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Herpetology



Hyla crucifer - spring peeper - click to enlargeThe Southeast Amphibian Research and Monitoring Initiative (SE ARMI) at USGS - Gainesville has conducted research on reptiles and amphibians in the Southeastern United States and Caribbean over the last 30 years. The project began with studies that assessed status and distribution of amphibians and reptiles in threatened Florida biotic communities. Since then, our research has expanded to focus on the life histories, diversity, and importance of amphibians and reptiles in a wide variety of Southeastern and Caribbean ecosystems.


Current Research


dot icon SE ARMI mid-level monitoring: focus on climate change and winter-breeding amphibians

dot icon Effects of hurricane storm surge on amphibian communities in wetlands in northwestern Florida

dot icon Stable Isotopes as a Tool to Examine Trophic Interactions of Feral Pigs

dot icon Capture-recapture study of Siren and Amphiuma in a North-Central Florida Lake

dot icon Re-analysis of: Smith et al. 2006. Detection probabilities and site occupancy estimates for amphibians at Okefenokee National Wildlife Refuge. Am. Midl. Nat. 155:149-161.

dot icon Surveillance for the amphibian chytrid fungus, Batrachochytrium dendrobatidis: implications for environmental monitoring of a disease pathogen

dot icon Evaluating wetland restoration practices in the Lower Mississippi Valley: impacts on amphibian species richness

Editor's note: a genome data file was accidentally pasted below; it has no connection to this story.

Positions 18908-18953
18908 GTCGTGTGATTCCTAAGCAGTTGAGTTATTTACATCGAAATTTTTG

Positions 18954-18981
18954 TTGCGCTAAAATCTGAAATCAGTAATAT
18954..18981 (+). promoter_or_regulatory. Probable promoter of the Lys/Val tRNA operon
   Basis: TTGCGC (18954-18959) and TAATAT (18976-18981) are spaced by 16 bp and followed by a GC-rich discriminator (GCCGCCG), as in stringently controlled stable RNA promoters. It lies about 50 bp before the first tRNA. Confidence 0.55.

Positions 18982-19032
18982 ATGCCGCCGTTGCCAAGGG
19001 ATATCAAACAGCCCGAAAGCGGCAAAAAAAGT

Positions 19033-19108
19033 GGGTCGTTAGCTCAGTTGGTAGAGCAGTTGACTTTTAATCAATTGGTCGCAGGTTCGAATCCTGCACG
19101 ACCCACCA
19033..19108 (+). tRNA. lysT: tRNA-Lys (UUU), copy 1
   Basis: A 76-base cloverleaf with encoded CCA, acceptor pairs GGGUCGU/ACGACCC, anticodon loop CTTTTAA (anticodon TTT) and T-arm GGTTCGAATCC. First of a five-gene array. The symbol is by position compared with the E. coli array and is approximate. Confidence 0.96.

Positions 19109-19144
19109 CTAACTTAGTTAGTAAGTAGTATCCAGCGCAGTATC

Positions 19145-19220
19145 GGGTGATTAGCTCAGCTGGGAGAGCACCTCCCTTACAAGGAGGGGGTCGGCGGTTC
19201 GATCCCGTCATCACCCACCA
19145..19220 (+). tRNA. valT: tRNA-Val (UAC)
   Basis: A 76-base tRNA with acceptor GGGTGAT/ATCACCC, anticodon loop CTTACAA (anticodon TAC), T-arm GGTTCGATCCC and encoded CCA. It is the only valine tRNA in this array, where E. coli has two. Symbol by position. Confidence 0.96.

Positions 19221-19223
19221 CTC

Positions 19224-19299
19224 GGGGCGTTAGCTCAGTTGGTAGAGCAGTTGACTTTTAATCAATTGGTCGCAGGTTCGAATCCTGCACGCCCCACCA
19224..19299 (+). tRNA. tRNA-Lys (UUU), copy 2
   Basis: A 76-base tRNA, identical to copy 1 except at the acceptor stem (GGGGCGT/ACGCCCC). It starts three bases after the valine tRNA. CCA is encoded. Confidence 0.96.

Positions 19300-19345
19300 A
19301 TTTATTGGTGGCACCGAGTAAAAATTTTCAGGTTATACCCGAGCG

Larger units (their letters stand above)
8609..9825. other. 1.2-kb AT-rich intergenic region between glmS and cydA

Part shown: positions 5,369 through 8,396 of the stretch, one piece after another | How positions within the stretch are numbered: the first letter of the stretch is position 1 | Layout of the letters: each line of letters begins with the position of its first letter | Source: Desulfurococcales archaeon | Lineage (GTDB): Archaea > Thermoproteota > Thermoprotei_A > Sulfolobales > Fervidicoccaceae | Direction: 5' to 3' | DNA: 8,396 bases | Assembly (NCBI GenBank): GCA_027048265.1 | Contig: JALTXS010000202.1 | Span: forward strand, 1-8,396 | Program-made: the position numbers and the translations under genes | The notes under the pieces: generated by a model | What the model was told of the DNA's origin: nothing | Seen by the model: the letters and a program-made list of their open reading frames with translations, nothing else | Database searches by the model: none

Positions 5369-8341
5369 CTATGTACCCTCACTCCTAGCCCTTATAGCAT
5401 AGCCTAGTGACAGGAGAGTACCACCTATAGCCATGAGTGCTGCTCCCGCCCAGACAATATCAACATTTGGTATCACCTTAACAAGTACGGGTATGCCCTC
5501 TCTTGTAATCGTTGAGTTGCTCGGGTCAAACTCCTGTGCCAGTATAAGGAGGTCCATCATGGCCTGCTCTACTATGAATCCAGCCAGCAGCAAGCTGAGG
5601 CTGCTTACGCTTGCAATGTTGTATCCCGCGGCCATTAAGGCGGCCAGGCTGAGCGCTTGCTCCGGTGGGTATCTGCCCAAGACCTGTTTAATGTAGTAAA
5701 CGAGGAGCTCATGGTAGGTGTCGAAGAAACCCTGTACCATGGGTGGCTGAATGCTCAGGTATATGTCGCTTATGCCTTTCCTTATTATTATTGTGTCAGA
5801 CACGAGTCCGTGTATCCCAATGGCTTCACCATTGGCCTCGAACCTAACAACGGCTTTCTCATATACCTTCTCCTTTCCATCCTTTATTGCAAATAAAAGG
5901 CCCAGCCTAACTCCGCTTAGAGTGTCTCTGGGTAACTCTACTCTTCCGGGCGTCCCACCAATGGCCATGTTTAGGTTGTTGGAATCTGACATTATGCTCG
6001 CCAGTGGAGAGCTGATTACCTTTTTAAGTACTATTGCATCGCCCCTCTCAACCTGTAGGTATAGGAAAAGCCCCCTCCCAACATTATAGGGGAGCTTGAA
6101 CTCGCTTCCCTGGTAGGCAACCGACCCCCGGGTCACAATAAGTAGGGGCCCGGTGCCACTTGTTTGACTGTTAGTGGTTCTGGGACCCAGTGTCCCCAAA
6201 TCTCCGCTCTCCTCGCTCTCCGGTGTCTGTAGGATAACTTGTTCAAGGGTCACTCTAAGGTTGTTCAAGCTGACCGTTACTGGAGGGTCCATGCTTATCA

Outreach


Online Bibliographies | Products and Reports

SEARMI Fact Sheet | Archive Posters

Photo Galleries | Educational Page

Herpetology Staff



    Contact information:
    Southeast Amphibian Research and Monitoring Initiative
    Susan Walls
    7920 NW 71st Steet
    Gainesville, FL 32653
    Tel: 352-264-3507
    swalls@usgs.gov


Recent Publications

Hart, K. M., Sartain, A. R., & Fujisaki, I. (2015). Bahamas connection: residence areas selected by breeding female loggerheads tagged in Dry Tortugas National Park, USA. Animal Biotelemetry, 3(1), 1-17. DOI 10.1186/s40317-014-0019-2. [Journal Abstract]
Cherkiss, MS, FJ Mazzotti, L Hord, and M Aldecoa. 2014. Remarkable Movements of an American Crocodile (Crocodylus acutus) in Florida. Southeastern Naturalist 13:4.
Walls, S.C., J.H. Waddle, S.P. Faulkner. 2014. Wetland Reserve Program enhances site occupancy and species richness in assemblages of anuran amphibians in the Mississippi Alluvial Valley, USA. Wetlands 34:197-207. [Journal Abstract]
Walls, S.C. 2014. Identifying monitoring gaps for amphibian populations in a North American biodiversity hotspot, the southeastern USA. Biodiversity and Conservation 23:3341-3357.
Hart KM, Hunter M, King TL. (2014). Regional differentiation among populations of the Diamondback terrapin (Malaclemys terrapin), Conservation Genetics. 15: 593-603. [Journal Abstract]
Walls, S.C., J.H. Waddle, W.J. Barichivich, I.A. Bartoszek, M.E. Brown, J.M. Hefner, and M.J. Schuman. 2014. Anuran site occupancy and species richness as tools for evaluating restoration of a hydrologically-modified landscape. Wetlands Ecology and Management 22:625-639.
SE ARMI - 2006 Annual Summary
Monitoring Amphibians in the Great Smoky Mountain National Park - U.S. Geological Survey Circular 1258
Guidelines for building and operating remote field recorders (automated frog call data loggers)

Online Bibliographies




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